The final framework encompassed three a priori superordinate domains: (a) effectiveness, (b) patient safety and (c) patient and carer experience. Within each of these, further sub-domains emerged from our systematic review and consultation exercises. These included severity of clinical symptoms, offending behaviours, reactive and restrictive interventions, quality of life and patient satisfaction.
To index recovery, services need to measure treatment outcomes using this framework.
The effects of tree improvement on factors likely to influence tree stability were investigated using clonal Sitka spruce trees that had been grown for 11 years on an unploughed nursery site. The distribution of biomass between root and shoot, and within the root systems of trees from five improved clones, was examined and compared with control trees grown from unimproved cuttings and transplants. The direction (azimuth) of growth and dimensions of the main woody roots were also measured. Differences between clones were found in allocation of biomass between root and shoot, and in root system architecture. Large differences were found between clones in proportions of below-ground biomass allocated to stumps and woody roots (which function for anchorage). These results indicate that root: shoot ratio can be a poor indicator of tree stability when the stump is included as part of the root biomass. The distribution of root origins around the stump showed no significant clumping but the allocation of biomass between roots was found to differ between tree types. On average, the improved clones had allocated biomass to fewer roots than the controls. The amount of branching in the proximal 45 cm of the root system also differed between clones. Distribution of root cross-sectional area around the tree was significantly asymmetric in two of the clones. Overall, root biomass was allocated more to the lee side of the prevailing wind direction. The substantial differences found in allocation between root and shoot, and within the root system, may have implications for the wind stability of trees and could present opportunities for improving stability by clonal selection.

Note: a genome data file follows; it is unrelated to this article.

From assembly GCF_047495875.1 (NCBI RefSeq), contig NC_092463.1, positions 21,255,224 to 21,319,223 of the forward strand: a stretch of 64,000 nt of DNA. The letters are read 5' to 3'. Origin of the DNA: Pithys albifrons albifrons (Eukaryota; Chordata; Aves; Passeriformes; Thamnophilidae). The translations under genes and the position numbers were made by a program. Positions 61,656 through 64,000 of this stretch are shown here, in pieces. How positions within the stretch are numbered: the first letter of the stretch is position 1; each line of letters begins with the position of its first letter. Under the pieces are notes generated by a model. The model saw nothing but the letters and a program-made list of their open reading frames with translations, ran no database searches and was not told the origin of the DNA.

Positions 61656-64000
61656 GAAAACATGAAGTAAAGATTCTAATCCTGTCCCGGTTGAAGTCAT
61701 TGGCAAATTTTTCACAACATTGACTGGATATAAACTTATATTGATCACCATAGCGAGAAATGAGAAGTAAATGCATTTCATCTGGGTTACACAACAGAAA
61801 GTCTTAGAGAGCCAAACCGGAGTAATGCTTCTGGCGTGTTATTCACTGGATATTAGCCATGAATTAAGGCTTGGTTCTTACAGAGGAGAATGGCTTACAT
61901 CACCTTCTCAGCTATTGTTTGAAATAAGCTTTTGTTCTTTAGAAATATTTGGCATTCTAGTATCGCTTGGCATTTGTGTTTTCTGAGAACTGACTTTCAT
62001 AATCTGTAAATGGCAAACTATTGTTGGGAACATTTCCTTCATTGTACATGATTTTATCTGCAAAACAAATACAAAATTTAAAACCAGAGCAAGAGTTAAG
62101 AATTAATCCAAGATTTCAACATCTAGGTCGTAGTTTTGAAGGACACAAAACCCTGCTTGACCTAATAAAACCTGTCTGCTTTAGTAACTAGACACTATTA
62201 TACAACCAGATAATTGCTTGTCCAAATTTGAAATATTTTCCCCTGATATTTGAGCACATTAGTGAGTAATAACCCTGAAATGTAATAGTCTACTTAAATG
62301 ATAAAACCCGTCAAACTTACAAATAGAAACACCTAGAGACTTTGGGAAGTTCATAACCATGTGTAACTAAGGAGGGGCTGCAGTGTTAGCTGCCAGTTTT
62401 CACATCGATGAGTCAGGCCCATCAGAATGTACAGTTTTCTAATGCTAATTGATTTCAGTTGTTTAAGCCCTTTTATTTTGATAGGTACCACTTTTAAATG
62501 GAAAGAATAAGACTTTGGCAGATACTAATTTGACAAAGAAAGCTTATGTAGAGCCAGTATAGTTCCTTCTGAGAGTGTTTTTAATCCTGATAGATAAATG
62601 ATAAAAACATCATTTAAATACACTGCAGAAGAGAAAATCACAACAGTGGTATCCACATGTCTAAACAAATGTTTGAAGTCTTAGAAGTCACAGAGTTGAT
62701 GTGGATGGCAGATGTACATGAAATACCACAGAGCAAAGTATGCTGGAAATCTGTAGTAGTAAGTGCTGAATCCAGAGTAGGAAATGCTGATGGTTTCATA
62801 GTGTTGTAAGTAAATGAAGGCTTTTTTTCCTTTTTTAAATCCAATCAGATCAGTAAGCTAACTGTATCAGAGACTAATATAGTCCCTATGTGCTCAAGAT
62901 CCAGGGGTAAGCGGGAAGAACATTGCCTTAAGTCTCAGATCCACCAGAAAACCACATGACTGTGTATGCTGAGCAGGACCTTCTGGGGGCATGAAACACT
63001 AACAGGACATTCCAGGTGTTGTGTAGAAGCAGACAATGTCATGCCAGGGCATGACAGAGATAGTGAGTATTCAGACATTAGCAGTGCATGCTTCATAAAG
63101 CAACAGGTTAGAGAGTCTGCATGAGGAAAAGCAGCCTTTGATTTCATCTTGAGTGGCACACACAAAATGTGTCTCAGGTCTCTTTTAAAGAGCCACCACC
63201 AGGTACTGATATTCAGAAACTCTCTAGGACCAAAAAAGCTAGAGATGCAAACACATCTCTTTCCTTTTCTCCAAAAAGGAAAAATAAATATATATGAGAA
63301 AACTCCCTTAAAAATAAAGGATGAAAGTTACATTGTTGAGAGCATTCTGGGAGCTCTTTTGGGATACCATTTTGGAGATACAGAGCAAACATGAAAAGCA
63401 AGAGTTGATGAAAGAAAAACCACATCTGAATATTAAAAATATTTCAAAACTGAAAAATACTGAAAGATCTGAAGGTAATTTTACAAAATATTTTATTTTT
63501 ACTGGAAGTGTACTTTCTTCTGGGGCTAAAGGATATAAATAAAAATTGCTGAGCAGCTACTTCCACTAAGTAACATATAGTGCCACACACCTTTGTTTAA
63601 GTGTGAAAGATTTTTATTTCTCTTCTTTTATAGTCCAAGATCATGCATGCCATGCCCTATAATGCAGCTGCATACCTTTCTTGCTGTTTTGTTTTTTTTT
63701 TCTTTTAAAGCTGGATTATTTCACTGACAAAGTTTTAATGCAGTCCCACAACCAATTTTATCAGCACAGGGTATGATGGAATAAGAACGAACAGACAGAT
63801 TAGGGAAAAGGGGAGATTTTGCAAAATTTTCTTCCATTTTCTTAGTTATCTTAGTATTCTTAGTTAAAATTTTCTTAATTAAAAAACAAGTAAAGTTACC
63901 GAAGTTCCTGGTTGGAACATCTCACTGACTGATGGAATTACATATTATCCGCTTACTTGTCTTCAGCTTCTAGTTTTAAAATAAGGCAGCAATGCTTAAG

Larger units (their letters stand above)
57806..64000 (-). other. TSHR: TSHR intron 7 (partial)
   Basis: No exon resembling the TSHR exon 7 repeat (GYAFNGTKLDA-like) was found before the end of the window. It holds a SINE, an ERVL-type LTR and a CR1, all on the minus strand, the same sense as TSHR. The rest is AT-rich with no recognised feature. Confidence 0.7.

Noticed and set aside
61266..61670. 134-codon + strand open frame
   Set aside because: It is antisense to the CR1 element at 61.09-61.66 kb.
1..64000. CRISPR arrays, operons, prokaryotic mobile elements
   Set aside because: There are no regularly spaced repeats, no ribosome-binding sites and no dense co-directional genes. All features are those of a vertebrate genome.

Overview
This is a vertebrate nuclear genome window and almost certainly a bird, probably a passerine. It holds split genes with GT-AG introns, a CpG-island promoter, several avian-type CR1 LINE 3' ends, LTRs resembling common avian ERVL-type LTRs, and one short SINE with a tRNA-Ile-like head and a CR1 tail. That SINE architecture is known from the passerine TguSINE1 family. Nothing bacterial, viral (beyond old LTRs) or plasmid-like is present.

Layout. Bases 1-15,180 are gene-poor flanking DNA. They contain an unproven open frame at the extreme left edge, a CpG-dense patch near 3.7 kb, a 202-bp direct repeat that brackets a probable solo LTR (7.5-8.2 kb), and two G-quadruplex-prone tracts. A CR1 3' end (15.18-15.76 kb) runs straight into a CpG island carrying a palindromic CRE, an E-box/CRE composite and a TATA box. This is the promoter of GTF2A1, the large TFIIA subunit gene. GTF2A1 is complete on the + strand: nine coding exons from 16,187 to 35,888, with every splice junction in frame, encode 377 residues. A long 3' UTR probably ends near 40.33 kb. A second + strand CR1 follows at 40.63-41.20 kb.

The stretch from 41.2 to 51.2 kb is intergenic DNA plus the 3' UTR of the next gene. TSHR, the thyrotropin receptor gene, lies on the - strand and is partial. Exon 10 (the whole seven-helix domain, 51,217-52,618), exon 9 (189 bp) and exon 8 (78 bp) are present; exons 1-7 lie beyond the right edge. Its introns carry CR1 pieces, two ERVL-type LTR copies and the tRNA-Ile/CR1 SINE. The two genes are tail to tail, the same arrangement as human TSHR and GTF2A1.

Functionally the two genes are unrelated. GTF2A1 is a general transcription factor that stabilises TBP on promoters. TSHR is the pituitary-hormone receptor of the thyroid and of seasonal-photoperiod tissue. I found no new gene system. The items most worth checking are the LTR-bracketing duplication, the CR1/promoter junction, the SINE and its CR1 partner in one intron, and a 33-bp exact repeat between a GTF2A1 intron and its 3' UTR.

Damage by windthrow causes important economic losses to forestry in northern Europe.